(springtime in our front yard)
This past week, my husband and I celebrated our birthdays. We share the very same day as our birthday, and it has it's benefits, to be sure. There is no forgetting and there is not much pomp and circumstance surrounding the day for either of us. Keeping it low-key is what we like, and if anything out of the ordinary is done, it's usually on a small scale (like on our 40th birthdays). It is a frightful reminder, however, that I am and always will be, one year older than my love. But I can get over that pretty quickly.
This year, my gift came somewhat unexpectedly. We had a conference scheduled for Miss E the day before our big day. We were exhausted that day, having gotten up in the wee hours of the morning to travel home from a last-minute family gathering. I think we both consumed a fair amount of caffeine that day, but no amount would jolt us up out of the funk we were in. It didn't help that our 3 kids were well-rested and restless from having had to sit in small, confined spaces for the better part of 5 hours. So we dragged ourselves into the school, all kids in tow, to hear what the teacher had to say.
(springtime in our backyard)The conference started out the traditional way, "..she's performing at this level, here are some work samples, she's on target for 1st grade, blah, blah, blah..." We didn't have any major concerns, as she is a good worker and seems to be progressing well. My only concern is with how she gets along with other kids. At home, Miss E likes to be in control of a situation. She has a perfectionist streak in her and if things are not done to her liking, she can be shrill and demanding. If she is not the leader, she can very well slip into her own little world and ignore everything around her. She has a grand imagination and is fascinating to listen to. At the beginning of the year, she had a difficult transition to kindergarten because she didn't know quite how to acclimate to a class that was double in size to her preschool class. She was known to spend recess time all by herself, and had some difficulty in making new friends. It was less of a concern to me now, but I was still curious. So I asked.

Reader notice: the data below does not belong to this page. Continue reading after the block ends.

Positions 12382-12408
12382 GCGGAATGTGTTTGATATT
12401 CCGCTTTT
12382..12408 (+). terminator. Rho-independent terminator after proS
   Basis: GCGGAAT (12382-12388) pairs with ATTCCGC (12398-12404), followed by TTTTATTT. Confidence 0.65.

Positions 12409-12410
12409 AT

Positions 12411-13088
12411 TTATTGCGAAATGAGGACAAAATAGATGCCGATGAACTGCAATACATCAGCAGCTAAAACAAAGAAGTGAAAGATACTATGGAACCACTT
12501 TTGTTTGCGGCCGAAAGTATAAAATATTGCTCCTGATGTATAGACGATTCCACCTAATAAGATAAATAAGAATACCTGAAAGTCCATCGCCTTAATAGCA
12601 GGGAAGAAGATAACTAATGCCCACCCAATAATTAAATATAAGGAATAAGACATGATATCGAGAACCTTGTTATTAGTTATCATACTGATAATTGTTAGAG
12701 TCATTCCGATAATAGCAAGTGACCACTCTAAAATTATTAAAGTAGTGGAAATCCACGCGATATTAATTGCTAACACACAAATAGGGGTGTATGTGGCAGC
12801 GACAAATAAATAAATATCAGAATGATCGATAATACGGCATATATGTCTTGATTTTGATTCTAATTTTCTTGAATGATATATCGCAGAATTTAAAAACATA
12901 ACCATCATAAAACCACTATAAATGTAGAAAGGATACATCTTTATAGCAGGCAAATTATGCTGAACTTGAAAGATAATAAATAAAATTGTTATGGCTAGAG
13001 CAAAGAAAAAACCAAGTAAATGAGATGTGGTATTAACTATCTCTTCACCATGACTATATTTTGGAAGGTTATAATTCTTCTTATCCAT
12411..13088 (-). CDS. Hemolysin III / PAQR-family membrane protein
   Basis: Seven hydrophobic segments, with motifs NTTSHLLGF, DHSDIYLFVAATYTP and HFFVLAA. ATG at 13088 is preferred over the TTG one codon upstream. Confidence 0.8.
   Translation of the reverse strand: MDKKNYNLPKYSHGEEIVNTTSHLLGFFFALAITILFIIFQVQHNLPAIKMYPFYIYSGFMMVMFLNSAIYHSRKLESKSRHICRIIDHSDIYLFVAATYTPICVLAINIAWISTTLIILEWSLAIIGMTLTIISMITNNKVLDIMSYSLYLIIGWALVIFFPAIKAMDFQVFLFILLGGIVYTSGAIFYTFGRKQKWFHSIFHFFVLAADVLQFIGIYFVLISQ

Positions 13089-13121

(Nest built under our deck, virtually overnight)
The teacher's response is what caught me completely off-guard. She sighed and said, "I wish that everyone was as patient and kind to other classmates as Miss E is." She went on to explain that in her classroom, there is an autistic child and a couple of other children with special needs. It is my little drill sergeant that they listen to. She approaches each of them fearlessly, with a gentleness that allows them to seamlessly become a part of the class. Miss E sets the example that these children, despite their differences, hold a place in the classroom that is just as significant as everyone else's. She insist they be treated with the same amount of respect, kindness, and attention, doing so through her own actions. And she's only 5.
(Miss E enjoying the water, Christmas 2011)It was a proud parent moment, to be sure. Both my husband and I were touched. Sometimes, you focus on the academic side of things too much. And for two parents who both have worked as educators, the focus is even more intense. The praises that were sung about my daughter were a reality check. I am proud of her intellectual growth, but I am even more proud that this little girl we're raising, can be an example to us all. That tolerance of those that are different from us, in any way, can make this world a kinder, gentler place.
A special birthday present, indeed.